Today at Flavorpill, we practiced the art of the out of office email. We found out how many balloons it would take to lift our apartments into the air. We wished everyone a happy Thanksgiving, Twin Peaks-style, and then we imagined a Breaking Bad Thanksgiving. We watched … Read More
Nobody likes the Super Bowl. We all know that the only thing keeping us remotely interested during football’s main event on Sunday are those ridiculous commercials. But why should the jocks who are actually watching the game get to have all the fun? We at Flavorpill are looking to rectify this grave injustice against the world’s athletically apathetic. After the jump, check out the Official Flavorpill Super Bowl Commercial Bingo Board. Print it out and play along — there’s really no better way to pass the time while those guys in helmets are passing skin and touching downs or whatever. … Read More
Welcome to the debut of Conversation Pieces, a new Friday feature in which Flavorpill curates five articles from the past week that you should read. Some are long, others are short. Some are from major publications, others aren’t. The only thing all these articles have in common is that they’re interesting. This week we discuss the search for originality in the art world, what fictional characters can teach us about our non-fictional lives, the role new media plays in revolutions, the Super Bowl — because sports can be culture, too — and more.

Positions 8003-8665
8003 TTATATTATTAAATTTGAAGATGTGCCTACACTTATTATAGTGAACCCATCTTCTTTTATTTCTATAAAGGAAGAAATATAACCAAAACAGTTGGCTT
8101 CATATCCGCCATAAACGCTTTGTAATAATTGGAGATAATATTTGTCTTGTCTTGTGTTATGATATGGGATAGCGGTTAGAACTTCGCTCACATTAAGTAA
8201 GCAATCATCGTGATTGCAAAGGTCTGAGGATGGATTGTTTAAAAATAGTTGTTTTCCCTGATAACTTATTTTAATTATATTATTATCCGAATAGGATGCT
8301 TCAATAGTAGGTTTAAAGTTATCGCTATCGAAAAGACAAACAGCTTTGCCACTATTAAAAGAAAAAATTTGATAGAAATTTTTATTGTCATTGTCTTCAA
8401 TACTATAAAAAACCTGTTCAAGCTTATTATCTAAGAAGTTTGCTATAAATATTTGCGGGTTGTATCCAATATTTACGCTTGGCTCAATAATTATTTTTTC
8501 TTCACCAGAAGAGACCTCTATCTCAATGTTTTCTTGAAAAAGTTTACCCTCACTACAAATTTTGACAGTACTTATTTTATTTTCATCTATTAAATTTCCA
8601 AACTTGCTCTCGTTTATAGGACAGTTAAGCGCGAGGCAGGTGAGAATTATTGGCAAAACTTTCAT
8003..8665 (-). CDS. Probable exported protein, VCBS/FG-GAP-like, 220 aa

Take the leap, and find something exciting to discuss at the bar this weekend, after the jump. … Read More
Olafur Eliasson. Mel Bochner. Lawrence Weiner. Meet polarizing NFL general manager Jerry Jones and 80,000 screaming football fans. We learned this week that the new Dallas Cowboys Stadium, right in the seat of gun-toting, Good Book-thumping, Friday Night Lights-living country, is launching an art program, and a contemporary one at that. Connecting the general public to 14 contemporary artists of museum quality is an inventive idea, sure, but will it work? Tyler Green of Modern Art Notes points out that abstraction in modern art is having a moment: blockbuster exhibitions this fall include Georgia O’Keeffe abstracts at The Whitney, an Arshile Gorky retrospective at the Philadelphia Museum of Art, a Kandinsky survey at the Guggenheim, and the typically “safe” SFMoMA presents modern paintings from Clyfford Still’s collection. Judge for yourself whether sea change is a-comin’, after the jump.… Read More